Keep a notebook and pen. ALWAYS!

Set goals for yourself each time you write. Word count, finish chapter two, etc.

You might not find specific answers in a book or Google, but don’t be afraid to do some research.

Save your work frequently and try to avoid the temptation to delete old or unused work.

Get other people involved. Share your ideas or ask them to read your work. Don’t be shy.

Take pride in your work.

3. Don’t Listen to Any Advice – I made a great effort to learn about being a writer, but until I did it for myself it was all just theory, hints, and tips. While the advice I have shared is advice that I follow, it doesn’t always work. What might be useful to one writer is not necessarily helpful to the next. What might have helped you through writer’s block last time might not help you again the next time. The only person you need to listen to is you. Find what works for YOU!

Happy writing!


Once Upon a Time

October 13, 2009

Writing a novel is like maintaining a relationship. You spend all of you time getting to know and understand your novel just like you would with a new man in your life. You commit to making things work, being faithful, and seeing things through to the happily ever after.

But relationships can be messy things. They need to be maintained and require sacrifice when necessary to ensure success. You might wonder if it woud be easier to dump your novel and get a fresh start and try something new. But men will always be men. Novels will be novels. Both are complex and no two are alike. But when you get through the struggles there’s something wonderful.

This time last year I commited to writting a novel. I had made that same commitment many times before but I had a feeling this time would be different. This time my novel would have a beginning, hopefully a middle, and maybe even an end!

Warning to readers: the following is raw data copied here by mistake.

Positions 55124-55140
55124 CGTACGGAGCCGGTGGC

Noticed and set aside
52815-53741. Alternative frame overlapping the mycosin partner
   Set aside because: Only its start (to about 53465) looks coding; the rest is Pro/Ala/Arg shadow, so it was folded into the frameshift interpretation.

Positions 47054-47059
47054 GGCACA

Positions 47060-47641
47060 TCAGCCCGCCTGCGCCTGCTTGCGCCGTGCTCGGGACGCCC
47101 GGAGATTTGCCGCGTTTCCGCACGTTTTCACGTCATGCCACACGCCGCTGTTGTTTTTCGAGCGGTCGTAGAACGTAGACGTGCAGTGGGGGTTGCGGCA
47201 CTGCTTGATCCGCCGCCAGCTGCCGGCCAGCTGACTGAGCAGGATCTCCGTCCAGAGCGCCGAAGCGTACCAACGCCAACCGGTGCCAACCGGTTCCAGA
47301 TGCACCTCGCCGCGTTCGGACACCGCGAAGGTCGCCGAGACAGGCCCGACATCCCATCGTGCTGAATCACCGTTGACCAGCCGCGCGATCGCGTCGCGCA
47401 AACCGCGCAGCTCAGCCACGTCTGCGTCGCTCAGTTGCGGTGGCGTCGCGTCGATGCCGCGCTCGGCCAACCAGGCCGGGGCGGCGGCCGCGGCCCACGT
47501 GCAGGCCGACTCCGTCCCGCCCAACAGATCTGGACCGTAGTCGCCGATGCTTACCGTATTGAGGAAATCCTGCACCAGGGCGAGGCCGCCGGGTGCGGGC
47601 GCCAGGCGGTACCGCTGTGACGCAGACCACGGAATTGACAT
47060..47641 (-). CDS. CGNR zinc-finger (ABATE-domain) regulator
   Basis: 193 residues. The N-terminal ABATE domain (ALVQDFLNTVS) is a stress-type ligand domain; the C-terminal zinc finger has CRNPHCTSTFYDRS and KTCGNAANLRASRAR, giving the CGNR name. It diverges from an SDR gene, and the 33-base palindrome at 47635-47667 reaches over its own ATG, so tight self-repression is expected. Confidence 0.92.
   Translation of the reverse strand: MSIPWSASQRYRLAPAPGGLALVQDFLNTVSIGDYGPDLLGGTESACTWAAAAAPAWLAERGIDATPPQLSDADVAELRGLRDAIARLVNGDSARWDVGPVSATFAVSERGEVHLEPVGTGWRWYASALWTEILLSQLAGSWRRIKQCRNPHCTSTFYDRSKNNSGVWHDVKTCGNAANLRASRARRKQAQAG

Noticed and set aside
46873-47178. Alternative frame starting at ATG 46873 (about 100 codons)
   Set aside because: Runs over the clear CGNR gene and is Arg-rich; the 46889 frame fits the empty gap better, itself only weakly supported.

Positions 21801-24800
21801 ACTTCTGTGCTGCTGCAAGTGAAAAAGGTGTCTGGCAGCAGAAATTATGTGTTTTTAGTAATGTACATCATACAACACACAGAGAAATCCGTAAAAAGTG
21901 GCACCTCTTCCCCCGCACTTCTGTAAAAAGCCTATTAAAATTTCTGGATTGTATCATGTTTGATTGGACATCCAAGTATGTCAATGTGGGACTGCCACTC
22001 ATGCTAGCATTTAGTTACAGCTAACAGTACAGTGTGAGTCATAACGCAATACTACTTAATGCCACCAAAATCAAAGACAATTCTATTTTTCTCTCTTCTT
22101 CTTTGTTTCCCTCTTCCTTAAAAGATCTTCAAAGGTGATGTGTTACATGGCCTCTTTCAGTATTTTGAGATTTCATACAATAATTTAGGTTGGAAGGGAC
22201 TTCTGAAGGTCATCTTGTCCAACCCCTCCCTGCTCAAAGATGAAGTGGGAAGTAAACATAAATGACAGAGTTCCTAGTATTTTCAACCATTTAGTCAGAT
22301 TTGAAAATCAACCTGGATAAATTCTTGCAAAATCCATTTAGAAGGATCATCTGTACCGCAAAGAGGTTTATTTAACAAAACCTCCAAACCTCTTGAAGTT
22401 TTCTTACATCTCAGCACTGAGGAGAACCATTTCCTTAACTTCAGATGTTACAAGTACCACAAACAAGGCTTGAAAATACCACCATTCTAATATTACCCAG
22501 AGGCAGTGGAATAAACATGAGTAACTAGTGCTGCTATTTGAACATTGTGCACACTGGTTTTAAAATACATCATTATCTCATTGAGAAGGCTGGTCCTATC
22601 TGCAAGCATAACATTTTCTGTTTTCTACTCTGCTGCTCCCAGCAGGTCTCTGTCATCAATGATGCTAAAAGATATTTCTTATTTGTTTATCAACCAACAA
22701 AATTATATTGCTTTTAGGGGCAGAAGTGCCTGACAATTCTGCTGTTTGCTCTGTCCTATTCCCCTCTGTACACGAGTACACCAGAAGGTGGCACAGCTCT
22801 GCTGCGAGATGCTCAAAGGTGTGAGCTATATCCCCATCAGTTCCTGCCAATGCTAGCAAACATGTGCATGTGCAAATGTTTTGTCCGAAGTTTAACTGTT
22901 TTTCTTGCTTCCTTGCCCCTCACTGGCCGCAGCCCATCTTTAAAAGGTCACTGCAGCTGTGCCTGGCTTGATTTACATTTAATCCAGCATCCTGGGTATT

I’ve made a relationship work before… and have an awesome husband to show for it. Maybe just maybe I could write a novel too.

And I did it! Beginning, middle, and end.

Getting published is on my list of things to do. Certainly not with this novel, but someday with something. What I gained last year was the experience that I need to go forward. I have made subtle changes in my life that are more accomodating to the commitment that writing requires.

It’s my job to write now. I’m a press assistant (won’t say for who, sorry) and get paid to write carefully selected words in the form of press releases and statements. I spend a lot of time conducting research and my work is used and distributed by various media outlets.

I discuss my novel-writing thought process openly with my mother. Mommies are good for being critically honest and totally supportive when you need that too. She checks on my progress weekly and just last week she called me out on slacking. 😦

My husband knows I enjoy writing and is very accomodating of my hobby. He gives me time to think alone and even gets my laptop packed up and ready to go for my rail commute each day. He’s even offers to let me get back to writing… even though he was most likely just interuppting a game of solitare.

So that’s my life as a, dare-I-say, writer.

And what of the novel?

It is still untitled and still desperately in need of more substance. The substance is there in my head but gets lost between my brain and the computer. But I never gave up on my husband. I’m not giving up on this novel.

The re-write begins…

Happy writing!